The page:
Query re feminine form of an adjective

I have been listening to a very beautiful Welsh song called ‘Myn Mair’ and think I have it all sussed out except for one phrase ‘yn gref’, as in ‘A Mair, Mam y Duwdod, eiriolwch yn gref’. I think this ‘gref’ must be the mutated feminine form of ‘cryf’ meaning ‘strong’, but why the feminine form here? – is this because Mair is female so the gender rule applies even though it looks as if the adjective is just being used adverbially rather than applied directly to Mary? But if you were appealing to, say, a male saint to intercede it would be ‘yn gryf’? And you would say ‘Mae’r bachgen yn rhedeg yn gryf’ but ‘Mae’r ferch yn rhedeg yn gref’ (assuming you would use cryf in this way at all).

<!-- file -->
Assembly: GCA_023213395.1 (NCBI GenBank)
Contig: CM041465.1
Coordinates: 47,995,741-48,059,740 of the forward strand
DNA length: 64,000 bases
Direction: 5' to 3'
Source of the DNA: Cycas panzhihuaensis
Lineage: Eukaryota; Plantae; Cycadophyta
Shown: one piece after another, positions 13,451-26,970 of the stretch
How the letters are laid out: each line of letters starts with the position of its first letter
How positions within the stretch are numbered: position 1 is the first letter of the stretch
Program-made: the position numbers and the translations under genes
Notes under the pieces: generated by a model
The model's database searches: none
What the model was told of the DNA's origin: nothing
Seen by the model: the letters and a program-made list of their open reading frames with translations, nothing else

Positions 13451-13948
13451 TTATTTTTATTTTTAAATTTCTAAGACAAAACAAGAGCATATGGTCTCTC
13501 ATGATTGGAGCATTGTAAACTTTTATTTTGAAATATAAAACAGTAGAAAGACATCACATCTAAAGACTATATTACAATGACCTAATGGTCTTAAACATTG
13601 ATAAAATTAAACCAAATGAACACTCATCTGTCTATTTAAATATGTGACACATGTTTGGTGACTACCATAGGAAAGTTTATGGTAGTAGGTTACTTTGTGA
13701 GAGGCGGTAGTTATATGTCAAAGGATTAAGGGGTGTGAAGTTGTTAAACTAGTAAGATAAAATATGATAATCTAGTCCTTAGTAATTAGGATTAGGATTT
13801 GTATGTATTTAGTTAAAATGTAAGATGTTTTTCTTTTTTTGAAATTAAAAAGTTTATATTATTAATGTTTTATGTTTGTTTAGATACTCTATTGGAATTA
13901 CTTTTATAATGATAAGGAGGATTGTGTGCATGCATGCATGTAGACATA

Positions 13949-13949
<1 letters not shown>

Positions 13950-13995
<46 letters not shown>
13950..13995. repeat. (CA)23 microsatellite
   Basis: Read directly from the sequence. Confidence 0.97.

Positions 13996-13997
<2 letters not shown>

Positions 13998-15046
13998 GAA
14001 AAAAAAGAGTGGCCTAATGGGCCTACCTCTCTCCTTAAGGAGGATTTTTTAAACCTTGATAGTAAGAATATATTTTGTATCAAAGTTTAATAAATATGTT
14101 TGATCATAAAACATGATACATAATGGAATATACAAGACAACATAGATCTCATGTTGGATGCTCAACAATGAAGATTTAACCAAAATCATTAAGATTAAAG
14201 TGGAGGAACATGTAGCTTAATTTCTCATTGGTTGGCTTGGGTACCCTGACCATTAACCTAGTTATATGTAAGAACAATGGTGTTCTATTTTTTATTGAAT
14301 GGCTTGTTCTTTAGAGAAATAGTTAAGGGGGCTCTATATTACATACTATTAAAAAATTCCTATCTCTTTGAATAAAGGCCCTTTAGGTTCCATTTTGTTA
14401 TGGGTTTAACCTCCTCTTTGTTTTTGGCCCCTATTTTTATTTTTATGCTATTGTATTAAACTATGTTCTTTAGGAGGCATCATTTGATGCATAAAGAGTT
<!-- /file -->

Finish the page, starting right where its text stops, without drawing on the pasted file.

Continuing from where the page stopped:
And just out of interest, are these feminine forms of adjectives still strictly adhered to in these gender-neutral days? You would definitely always say ‘Y bachgen cryf’ but ‘y ferch gref’?

Yes, you’re right, cref is the feminine form of cryf.

Bear in mind that you’re talking about a song - although you may well hear some people using a feminine form in speech, (I’d say they are often adhered to rather than strictly adhered to) they are altogether more common in songs (especially older/hymn/folk ones) and poetry.